This is strong support for the claim that educating the religious is extremely important. It’s especially important for diffusing the absurd extremism we are seeing too often in the news and on Capitol Hill.
Ok. I’ve made you read way too much that has nothing to do with sex, and I apologize for that. Let’s get to the juicy details.
- Guilt over sex is directly correlated with the extremism of the religion. Pentecostals, Mormons, Jehovah’s Witnesses, Seventh Day Adventists and Baptists are the most heavily guilt-laden religions. Unitarianism, Judaism, and Buddhism are the least concerned with your sex life.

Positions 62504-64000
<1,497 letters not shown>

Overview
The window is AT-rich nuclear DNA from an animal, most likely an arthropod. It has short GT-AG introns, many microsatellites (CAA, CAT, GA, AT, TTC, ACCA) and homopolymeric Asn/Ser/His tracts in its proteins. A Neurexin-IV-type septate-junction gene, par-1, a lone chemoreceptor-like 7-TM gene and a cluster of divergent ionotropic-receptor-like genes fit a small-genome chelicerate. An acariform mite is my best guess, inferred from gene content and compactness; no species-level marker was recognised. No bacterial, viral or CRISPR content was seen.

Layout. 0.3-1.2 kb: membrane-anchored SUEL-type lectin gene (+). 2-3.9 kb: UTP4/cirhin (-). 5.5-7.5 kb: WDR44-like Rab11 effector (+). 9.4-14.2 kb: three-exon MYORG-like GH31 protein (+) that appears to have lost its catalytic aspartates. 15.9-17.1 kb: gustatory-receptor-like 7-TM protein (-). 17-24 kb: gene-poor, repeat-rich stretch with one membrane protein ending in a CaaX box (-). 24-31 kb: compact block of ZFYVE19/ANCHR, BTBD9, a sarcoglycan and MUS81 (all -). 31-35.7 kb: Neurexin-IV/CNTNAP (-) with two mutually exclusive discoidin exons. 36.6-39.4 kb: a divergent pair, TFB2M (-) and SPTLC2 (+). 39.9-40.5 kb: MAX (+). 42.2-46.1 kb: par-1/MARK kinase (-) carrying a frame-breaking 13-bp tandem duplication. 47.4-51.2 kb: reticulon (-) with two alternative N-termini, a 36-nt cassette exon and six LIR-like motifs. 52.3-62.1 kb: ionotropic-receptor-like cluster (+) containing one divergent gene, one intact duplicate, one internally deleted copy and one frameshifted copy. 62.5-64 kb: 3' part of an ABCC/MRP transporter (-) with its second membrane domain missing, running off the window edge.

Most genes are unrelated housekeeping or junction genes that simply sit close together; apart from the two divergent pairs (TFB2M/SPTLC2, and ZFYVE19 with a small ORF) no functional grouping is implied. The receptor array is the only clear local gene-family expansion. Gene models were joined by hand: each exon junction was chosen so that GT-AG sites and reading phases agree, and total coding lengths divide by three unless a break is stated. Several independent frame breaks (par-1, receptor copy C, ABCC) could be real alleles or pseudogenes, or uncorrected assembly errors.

- In “guilty religions,” 80% of respondents felt guilty while engaging in normal sexual activities. In non-guilty religions, 74% did not feel guilty.
This observation deserves some discussion. It is not just an observation of feelings. It’s also philosophy. The conservative religions believe that it’s good to feel guilty. Guilt, they say, is God’s way of preventing us from doing things we ought not do. If that is true, then we should expect to see guilt as a powerful predictor of sexual abstinence.
We do not. In fact, we see that like abstinence only education, guilt indoctrination is highly ineffective. For masturbation, which is a private activity, there was only a 2.8% difference ascribed to guilt indoctrination. For sexual intercourse, there was only a 9% difference at age 18. At age 21 (the age at which nearly everyone is free from parental interference with sexual activity) there is virtually no difference at all between the guilt-religions and the non-guilt religions.